These plants are members of the cactus family, but are native to moist, tropical forests. The Christmas cactus (Schlumbergera bridgesii) is the most common variety. Commercial growers are able to force these plants into bloom for the Christmas season. However, timing this bloom is difficult for the home gardener. These plants are long-lived and will survive in the home for years.
Like almost all flowering plants, Christmas cactus require bright light. Avoid direct sun. A west, east, or shaded south window is ideal.
During their rest period, form early September until their buds are set, and during winter after flowering, allow plants to dry out slightly between waterings. The rest of the year, especially while in bud, the plant prefers to stay moist.
During most of the year, average household temperatures are fine for Christmas cactus.
Short days and cool night temperatures (45-55 F) are necessary to induce flower bud set. Keep the plants outdoors in the light shade when there is no danger of frost. When frost threatens, place the plant where it will get the necessary light to keep it healthy. Give the plant at least 13 hours of uninterrupted darkness each night. Once buds are visible, this treatment is no l onger needed. Move the plant to a spot where you can enjoy the bloom.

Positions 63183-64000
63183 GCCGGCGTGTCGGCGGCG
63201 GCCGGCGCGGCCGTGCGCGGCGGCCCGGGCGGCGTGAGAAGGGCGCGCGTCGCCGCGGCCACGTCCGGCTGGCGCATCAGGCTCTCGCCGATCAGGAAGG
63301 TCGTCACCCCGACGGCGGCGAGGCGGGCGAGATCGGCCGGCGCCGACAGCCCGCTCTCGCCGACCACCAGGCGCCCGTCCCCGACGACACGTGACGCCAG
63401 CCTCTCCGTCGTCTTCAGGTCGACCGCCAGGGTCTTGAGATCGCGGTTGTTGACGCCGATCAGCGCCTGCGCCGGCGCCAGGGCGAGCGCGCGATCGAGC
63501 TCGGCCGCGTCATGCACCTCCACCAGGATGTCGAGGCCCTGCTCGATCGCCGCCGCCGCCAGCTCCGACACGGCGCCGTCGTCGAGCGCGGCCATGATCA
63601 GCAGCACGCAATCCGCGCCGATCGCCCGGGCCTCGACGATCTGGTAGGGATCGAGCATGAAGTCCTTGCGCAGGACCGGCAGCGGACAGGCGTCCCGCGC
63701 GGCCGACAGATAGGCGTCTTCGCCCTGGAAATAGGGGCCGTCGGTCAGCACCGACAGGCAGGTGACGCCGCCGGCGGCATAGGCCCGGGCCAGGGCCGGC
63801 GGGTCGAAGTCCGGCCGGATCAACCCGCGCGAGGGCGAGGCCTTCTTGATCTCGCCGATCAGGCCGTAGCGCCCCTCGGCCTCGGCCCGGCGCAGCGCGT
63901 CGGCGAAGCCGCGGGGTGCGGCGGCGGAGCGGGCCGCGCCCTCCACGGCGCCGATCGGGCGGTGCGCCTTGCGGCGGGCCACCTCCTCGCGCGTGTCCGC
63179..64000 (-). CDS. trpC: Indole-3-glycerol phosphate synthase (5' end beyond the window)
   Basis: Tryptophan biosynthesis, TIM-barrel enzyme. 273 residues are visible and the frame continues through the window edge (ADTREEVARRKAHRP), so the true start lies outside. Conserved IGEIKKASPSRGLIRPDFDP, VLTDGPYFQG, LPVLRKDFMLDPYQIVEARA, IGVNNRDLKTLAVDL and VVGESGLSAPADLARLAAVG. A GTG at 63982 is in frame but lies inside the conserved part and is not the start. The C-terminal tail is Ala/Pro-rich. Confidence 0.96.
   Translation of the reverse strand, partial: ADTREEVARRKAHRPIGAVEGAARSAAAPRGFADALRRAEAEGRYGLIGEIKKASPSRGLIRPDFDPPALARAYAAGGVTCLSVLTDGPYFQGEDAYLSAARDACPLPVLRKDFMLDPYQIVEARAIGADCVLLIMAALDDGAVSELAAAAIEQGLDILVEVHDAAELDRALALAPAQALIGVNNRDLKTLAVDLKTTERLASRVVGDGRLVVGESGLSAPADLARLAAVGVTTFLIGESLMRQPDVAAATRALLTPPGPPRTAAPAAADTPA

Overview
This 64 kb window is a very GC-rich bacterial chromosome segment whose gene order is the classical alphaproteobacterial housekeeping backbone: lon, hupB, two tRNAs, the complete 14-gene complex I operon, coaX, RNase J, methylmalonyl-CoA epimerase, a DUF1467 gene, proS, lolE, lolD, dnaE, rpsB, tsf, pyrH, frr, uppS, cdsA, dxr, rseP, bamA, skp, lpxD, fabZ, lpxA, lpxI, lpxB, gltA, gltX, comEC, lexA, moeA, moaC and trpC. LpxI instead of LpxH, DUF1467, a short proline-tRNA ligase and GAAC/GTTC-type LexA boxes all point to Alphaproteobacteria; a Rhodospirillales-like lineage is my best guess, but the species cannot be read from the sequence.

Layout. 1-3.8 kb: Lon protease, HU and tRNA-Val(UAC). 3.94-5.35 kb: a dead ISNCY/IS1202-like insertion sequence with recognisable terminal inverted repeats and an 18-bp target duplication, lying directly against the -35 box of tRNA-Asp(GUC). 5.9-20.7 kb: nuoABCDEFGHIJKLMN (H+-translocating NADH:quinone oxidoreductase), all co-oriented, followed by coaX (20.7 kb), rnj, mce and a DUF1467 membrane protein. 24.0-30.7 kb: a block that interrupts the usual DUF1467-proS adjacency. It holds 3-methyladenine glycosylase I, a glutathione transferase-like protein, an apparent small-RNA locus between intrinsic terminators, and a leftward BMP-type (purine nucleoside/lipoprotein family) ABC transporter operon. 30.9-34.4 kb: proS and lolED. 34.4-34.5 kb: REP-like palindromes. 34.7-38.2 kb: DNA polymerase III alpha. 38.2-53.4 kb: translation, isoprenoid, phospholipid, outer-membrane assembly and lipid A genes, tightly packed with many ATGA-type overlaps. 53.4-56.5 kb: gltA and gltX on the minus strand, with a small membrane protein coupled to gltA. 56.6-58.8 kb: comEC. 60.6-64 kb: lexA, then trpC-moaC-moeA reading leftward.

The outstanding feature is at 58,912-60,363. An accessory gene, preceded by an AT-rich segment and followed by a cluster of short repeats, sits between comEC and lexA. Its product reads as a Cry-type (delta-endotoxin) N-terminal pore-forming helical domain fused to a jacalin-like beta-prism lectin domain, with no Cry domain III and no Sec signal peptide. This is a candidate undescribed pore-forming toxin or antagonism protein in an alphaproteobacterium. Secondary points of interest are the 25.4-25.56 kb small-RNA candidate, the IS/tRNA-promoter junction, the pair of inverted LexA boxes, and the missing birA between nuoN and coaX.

Fertilize with a water soluble house plant food during periods of growth and bloom. Do not feed during rest periods. A high phosphorus formulation just prior to the rest period will help improve bloom set and size.
New plants can be started easily from stem tip cuttings. Break off short Y-shaped sections of stem and pot them in a very porous, well-drained potting mix. Keep the soil moist, but not wet. When roots have formed, in 4-6 weeks, pot each new plant individually.